According to some frequency analysis, if you learned how these components work, you would be able to accurately predict phonetically almost a quarter of all words in wikipedia articles (constrained to joyo kanji list) even if you had never seen them before.
Consistency of readings
Unfortunately, as we’ve already seen in other kanji classes, nothing is ever simple. Kanji have been introduced to Japan at different points in time from different dialects of Chinese. They also went through significant phonetic and morphologic changes through history thanks to how the language evolved. This means that not all kanji will have regular readings from said phonetic components. There have been some really interesting research on how accurate we can be when predicting kanji readings and it turns out that some specific phonetic components will always be read a certain way, whereas some others are much more inconsistent.
Note: when we talk about consistency we specifically mean 音読み consistency, 訓読み are a completely different topic that cannot be explained by phonetic components. Also, the process of rendaku can happen to pretty much any kanji regardless of their phonetic component so we can’t do much about that.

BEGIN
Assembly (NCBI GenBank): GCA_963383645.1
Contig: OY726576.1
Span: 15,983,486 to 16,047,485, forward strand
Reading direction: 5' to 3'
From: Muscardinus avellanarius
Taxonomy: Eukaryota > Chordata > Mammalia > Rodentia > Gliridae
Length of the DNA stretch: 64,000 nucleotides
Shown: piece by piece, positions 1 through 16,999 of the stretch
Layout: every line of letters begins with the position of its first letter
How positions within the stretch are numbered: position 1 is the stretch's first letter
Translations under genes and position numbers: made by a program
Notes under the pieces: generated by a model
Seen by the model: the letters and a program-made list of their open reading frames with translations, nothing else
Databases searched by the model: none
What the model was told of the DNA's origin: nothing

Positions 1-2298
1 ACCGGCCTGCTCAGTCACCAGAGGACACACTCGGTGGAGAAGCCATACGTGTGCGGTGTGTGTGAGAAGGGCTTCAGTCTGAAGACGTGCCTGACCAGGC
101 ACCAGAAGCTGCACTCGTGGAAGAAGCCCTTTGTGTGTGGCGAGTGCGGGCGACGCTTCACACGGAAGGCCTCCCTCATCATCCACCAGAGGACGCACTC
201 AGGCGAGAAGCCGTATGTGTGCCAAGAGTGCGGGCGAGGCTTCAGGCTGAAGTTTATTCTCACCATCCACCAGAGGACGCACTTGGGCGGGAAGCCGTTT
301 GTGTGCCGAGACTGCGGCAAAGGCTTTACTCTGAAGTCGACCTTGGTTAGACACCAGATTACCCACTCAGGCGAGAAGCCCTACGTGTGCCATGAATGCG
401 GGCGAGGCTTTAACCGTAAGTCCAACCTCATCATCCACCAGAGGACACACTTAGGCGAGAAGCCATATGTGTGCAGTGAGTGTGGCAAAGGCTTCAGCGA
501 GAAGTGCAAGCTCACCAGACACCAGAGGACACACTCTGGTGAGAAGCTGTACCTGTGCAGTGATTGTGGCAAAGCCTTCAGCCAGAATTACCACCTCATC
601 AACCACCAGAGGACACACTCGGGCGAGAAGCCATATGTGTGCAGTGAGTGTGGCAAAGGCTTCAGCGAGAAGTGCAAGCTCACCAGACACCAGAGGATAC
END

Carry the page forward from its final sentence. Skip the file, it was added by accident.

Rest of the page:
To learn more about onyomi and kunyomi:
I really recommend giving the original article a read, but I’ll try to summarize it here in a few sentences.
As a quick rundown, after performing some analysis on the shape and phonetics of the kanji, we are able to identify certain kanji primitives that will give us a certain predictive accuracy for their reading.
There are two values to keep in mind when analyzing a phonetic series:
- The readings coverage
- Extra readings
The readings coverage is how many kanji sharing the same component also share a certain sound in any of their readings.
On the other hand, extra readings are kanji with more than one onyomi that share the same component.
Obviously, if we can identify a component that has no extra readings and 100% reading coverage, it means that every single time we see that component in an 音読み compound, we’ll know with 100% certainty (minus rendaku rules) how it will be read. We call this a perfect series.
This is a huge advantage when you are trying to memorize kanji readings, and it effectively turns certain phonetic components into the equivalent of letters of the alphabet, which is exactly what we want.
Here are some examples of perfect series (but really, read the original article, it’s really good):
- 包 (ホウ) → 包 抱 泡 砲 胞 飽
- 付 (フ) → 付 府 符 腐 附
- 司(シ) → 伺 司 嗣 詞 飼
- 冓(コウ) → 冓 媾 搆 構 溝 篝 覯 講 購 遘
- 采(サイ) → 彩 採 菜 采
- 票(ヒョウ) → 剽 嫖 慓 標 漂 瓢 票 縹 飃 飄 驃 鰾
- 亢(コウ) → 亢 伉 吭 坑 抗 杭 航 頏
It’s amazing, isn’t it? Let me reiterate: if you know the onyomi of one of those kanji, you will know with 100% accuracy the onyomi of all of those kanji in the series. This is an insane life hack to boost your language reading ability.